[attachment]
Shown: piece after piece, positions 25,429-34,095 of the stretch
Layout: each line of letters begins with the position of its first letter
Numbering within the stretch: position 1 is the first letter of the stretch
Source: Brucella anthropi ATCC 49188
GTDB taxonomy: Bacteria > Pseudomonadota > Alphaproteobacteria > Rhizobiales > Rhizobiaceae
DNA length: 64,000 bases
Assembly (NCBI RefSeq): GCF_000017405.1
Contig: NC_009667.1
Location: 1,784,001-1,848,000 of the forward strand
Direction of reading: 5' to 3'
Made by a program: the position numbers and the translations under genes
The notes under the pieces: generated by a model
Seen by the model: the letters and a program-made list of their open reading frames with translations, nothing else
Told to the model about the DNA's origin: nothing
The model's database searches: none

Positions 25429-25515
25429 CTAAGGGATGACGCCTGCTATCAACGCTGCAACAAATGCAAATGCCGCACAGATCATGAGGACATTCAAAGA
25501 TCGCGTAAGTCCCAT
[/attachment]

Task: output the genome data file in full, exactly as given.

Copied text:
Shown: piece after piece, positions 25,429-34,095 of the stretch
Layout: each line of letters begins with the position of its first letter
Numbering within the stretch: position 1 is the first letter of the stretch
Source: Brucella anthropi ATCC 49188
GTDB taxonomy: Bacteria > Pseudomonadota > Alphaproteobacteria > Rhizobiales > Rhizobiaceae
DNA length: 64,000 bases
Assembly (NCBI RefSeq): GCF_000017405.1
Contig: NC_009667.1
Location: 1,784,001-1,848,000 of the forward strand
Direction of reading: 5' to 3'
Made by a program: the position numbers and the translations under genes
The notes under the pieces: generated by a model
Seen by the model: the letters and a program-made list of their open reading frames with translations, nothing else
Told to the model about the DNA's origin: nothing
The model's database searches: none

Positions 25429-25515
25429 CTAAGGGATGACGCCTGCTATCAACGCTGCAACAAATGCAAATGCCGCACAGATCATGAGGACATTCAAAGA
25501 TCGCGTAAGTCCCAT